Ticket-splitters poised to shake up election tallies in Pennsylvania, Georgia, New Hampshire and elsewhere
It may be time for the federal government to take a more active role in the process of counting ballots in the coming weeks, with Election Day just around the corner.
One of many potential avenues President Barack Obama has considered is a “clean” hand recount, in which an observer is allowed to check the results of all congressional races in the same state. Obama’s 2012 campaign pushed the idea during the presidential election.
“The secretary of state of a state ought to certify the results of the election, and then if there is reason to believe that the votes were not counted fairly or properly, let the voters have their say on whether we go forward or not and get it right,” Obama said in a November press conference.
But since then, the White House has been less definitive. It’s considered that any new process would complicate the already tight race between incumbent Republican Gov. Tom Corbett’s re-election and the Democratic challenger, Scott Wagner.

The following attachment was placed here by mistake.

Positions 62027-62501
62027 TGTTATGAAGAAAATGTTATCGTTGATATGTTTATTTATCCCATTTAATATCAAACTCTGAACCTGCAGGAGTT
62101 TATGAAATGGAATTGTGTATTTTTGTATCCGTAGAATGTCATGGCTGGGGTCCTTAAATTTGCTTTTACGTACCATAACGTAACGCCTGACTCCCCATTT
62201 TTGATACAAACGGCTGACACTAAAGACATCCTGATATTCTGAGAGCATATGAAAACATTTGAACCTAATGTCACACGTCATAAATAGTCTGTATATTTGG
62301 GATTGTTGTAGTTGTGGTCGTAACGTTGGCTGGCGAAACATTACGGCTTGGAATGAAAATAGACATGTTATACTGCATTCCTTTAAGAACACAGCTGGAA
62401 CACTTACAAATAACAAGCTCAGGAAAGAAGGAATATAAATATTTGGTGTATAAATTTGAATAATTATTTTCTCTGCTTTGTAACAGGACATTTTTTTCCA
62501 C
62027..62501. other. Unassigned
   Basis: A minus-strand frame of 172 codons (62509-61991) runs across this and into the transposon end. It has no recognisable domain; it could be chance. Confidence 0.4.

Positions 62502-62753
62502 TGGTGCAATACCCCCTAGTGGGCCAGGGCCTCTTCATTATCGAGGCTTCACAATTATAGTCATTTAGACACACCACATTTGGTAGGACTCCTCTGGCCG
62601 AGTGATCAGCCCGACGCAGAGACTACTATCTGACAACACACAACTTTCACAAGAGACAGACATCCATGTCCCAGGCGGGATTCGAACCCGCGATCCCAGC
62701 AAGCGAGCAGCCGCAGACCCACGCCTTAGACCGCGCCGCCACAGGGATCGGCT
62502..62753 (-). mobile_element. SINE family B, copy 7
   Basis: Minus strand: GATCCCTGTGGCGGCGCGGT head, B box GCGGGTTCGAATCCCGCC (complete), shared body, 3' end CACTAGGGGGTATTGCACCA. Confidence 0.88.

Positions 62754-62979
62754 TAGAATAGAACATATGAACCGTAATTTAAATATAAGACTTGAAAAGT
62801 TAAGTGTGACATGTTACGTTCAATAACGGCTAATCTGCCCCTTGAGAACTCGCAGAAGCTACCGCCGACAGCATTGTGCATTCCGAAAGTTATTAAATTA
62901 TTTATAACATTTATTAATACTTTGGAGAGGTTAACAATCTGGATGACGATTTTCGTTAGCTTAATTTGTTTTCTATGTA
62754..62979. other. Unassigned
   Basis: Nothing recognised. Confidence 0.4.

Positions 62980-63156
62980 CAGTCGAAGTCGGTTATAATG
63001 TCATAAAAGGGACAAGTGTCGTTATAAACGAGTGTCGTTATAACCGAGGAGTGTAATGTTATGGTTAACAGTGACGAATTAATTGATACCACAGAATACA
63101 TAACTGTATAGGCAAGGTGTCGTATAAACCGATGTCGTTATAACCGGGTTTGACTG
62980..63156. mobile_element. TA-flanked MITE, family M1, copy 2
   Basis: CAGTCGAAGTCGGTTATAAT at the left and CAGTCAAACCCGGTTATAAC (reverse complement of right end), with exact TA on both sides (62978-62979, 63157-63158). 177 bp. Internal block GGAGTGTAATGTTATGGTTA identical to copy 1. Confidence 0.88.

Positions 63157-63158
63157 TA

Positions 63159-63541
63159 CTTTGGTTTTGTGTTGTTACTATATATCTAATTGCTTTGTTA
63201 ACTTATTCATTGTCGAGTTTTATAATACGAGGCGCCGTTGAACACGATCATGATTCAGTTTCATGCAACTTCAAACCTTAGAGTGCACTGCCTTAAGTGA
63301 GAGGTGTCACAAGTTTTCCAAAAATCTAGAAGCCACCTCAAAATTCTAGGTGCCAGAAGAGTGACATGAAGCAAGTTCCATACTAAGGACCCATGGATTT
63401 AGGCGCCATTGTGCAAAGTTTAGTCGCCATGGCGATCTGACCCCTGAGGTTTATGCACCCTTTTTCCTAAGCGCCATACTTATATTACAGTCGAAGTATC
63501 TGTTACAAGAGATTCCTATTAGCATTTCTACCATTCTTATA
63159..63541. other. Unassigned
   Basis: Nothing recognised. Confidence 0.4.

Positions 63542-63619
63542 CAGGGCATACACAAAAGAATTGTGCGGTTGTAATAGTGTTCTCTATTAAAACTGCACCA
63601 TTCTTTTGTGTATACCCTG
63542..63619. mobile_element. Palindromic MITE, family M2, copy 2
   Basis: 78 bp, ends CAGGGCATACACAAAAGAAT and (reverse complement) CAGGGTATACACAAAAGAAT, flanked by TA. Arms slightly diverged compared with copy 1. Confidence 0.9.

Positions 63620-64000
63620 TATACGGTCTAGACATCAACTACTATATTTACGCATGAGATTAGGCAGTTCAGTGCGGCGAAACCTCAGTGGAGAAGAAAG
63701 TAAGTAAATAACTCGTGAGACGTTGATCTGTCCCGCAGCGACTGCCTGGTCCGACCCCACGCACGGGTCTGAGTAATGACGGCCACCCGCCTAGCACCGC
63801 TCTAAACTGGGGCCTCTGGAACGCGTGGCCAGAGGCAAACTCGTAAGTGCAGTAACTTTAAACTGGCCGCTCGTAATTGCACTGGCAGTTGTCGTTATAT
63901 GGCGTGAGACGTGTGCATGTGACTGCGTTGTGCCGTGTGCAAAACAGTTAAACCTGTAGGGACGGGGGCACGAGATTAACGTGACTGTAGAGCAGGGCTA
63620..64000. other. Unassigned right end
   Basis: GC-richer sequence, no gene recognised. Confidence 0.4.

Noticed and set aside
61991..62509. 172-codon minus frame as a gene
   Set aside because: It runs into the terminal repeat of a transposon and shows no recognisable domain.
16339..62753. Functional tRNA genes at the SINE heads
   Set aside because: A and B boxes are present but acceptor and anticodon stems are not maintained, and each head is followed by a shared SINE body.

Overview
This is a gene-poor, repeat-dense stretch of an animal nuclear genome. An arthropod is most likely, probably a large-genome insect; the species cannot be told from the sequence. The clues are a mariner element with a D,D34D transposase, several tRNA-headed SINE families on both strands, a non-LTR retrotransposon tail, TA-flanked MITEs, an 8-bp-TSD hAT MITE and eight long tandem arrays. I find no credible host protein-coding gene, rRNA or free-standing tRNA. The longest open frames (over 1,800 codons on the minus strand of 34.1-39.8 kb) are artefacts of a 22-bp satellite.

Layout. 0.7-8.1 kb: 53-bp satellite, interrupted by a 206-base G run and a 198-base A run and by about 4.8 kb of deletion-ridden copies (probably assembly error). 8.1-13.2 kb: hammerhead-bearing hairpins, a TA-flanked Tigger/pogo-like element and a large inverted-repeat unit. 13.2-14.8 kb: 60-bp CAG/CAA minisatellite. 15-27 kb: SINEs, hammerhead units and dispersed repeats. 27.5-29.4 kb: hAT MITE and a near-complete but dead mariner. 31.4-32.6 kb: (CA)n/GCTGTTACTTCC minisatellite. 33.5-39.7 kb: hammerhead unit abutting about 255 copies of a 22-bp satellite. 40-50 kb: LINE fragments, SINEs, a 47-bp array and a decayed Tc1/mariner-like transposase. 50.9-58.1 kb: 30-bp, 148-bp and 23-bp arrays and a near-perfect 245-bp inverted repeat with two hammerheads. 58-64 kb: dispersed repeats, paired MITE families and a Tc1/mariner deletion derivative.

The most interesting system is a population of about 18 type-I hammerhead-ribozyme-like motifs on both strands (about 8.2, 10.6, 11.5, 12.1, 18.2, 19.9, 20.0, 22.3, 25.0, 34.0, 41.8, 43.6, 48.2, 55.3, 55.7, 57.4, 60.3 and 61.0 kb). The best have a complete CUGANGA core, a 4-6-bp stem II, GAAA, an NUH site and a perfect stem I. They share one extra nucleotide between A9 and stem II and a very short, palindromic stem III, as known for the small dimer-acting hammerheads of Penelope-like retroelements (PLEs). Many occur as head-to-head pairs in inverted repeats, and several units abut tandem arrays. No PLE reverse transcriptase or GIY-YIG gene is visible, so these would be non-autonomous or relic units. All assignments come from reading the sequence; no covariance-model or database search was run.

“The idea of the clean hand recount would be a good idea. It would be a good idea, we’re not opposed to that,” the Obama administration said in a November press conference.
The same day, the White House told reporters that no decision had been made on how to get the new system up and running.
But some advocates say the federal government should be involved in the process of counting, given the sheer number of federal elections involved.
“We’ve got so many elections right now, that even if we have a clean hand recount process, I think it’s going to be difficult to ensure that every race is treated equally, because we have so many,” said Bill Spindle, a former Republican member of the Pennsylvania state legislature who is now vice president of the National Rifle Association.
Spindle, who has been involved in elections going back to the founding of the organization, says he’s seen many election-day problems in his decades in politics, and he sees an opportunity to create a new system that can ensure that every election is treated equally.
“This is one of those cases where it’s the right thing to do, and the right thing to do at the current time,” Spindle said.
A federal law passed in 1864 allows the federal government to step in in order to correct a miscount of electoral votes